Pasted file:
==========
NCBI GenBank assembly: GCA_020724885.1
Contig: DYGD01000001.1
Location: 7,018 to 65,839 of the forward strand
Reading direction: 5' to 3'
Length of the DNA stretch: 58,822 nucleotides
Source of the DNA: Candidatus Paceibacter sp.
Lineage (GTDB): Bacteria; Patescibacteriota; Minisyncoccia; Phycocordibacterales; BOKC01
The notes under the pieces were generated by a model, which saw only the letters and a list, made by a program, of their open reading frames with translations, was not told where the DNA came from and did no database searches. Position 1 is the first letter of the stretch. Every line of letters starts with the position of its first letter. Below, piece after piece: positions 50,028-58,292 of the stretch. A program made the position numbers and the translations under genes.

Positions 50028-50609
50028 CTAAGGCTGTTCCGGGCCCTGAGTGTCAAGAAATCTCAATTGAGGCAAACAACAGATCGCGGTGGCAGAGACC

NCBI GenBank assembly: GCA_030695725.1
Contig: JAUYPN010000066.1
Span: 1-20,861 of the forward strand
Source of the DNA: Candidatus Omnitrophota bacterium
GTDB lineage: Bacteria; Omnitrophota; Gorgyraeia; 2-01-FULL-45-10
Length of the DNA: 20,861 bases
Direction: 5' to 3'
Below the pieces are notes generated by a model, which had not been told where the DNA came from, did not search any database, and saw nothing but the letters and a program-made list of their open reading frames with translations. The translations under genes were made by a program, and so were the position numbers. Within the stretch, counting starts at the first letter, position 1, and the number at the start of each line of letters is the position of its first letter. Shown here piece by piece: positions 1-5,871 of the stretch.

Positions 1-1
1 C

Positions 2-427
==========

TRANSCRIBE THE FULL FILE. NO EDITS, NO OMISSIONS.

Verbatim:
NCBI GenBank assembly: GCA_020724885.1
Contig: DYGD01000001.1
Location: 7,018 to 65,839 of the forward strand
Reading direction: 5' to 3'
Length of the DNA stretch: 58,822 nucleotides
Source of the DNA: Candidatus Paceibacter sp.
Lineage (GTDB): Bacteria; Patescibacteriota; Minisyncoccia; Phycocordibacterales; BOKC01
The notes under the pieces were generated by a model, which saw only the letters and a list, made by a program, of their open reading frames with translations, was not told where the DNA came from and did no database searches. Position 1 is the first letter of the stretch. Every line of letters starts with the position of its first letter. Below, piece after piece: positions 50,028-58,292 of the stretch. A program made the position numbers and the translations under genes.

Positions 50028-50609
50028 CTAAGGCTGTTCCGGGCCCTGAGTGTCAAGAAATCTCAATTGAGGCAAACAACAGATCGCGGTGGCAGAGACC

NCBI GenBank assembly: GCA_030695725.1
Contig: JAUYPN010000066.1
Span: 1-20,861 of the forward strand
Source of the DNA: Candidatus Omnitrophota bacterium
GTDB lineage: Bacteria; Omnitrophota; Gorgyraeia; 2-01-FULL-45-10
Length of the DNA: 20,861 bases
Direction: 5' to 3'
Below the pieces are notes generated by a model, which had not been told where the DNA came from, did not search any database, and saw nothing but the letters and a program-made list of their open reading frames with translations. The translations under genes were made by a program, and so were the position numbers. Within the stretch, counting starts at the first letter, position 1, and the number at the start of each line of letters is the position of its first letter. Shown here piece by piece: positions 1-5,871 of the stretch.

Positions 1-1
1 C

Positions 2-427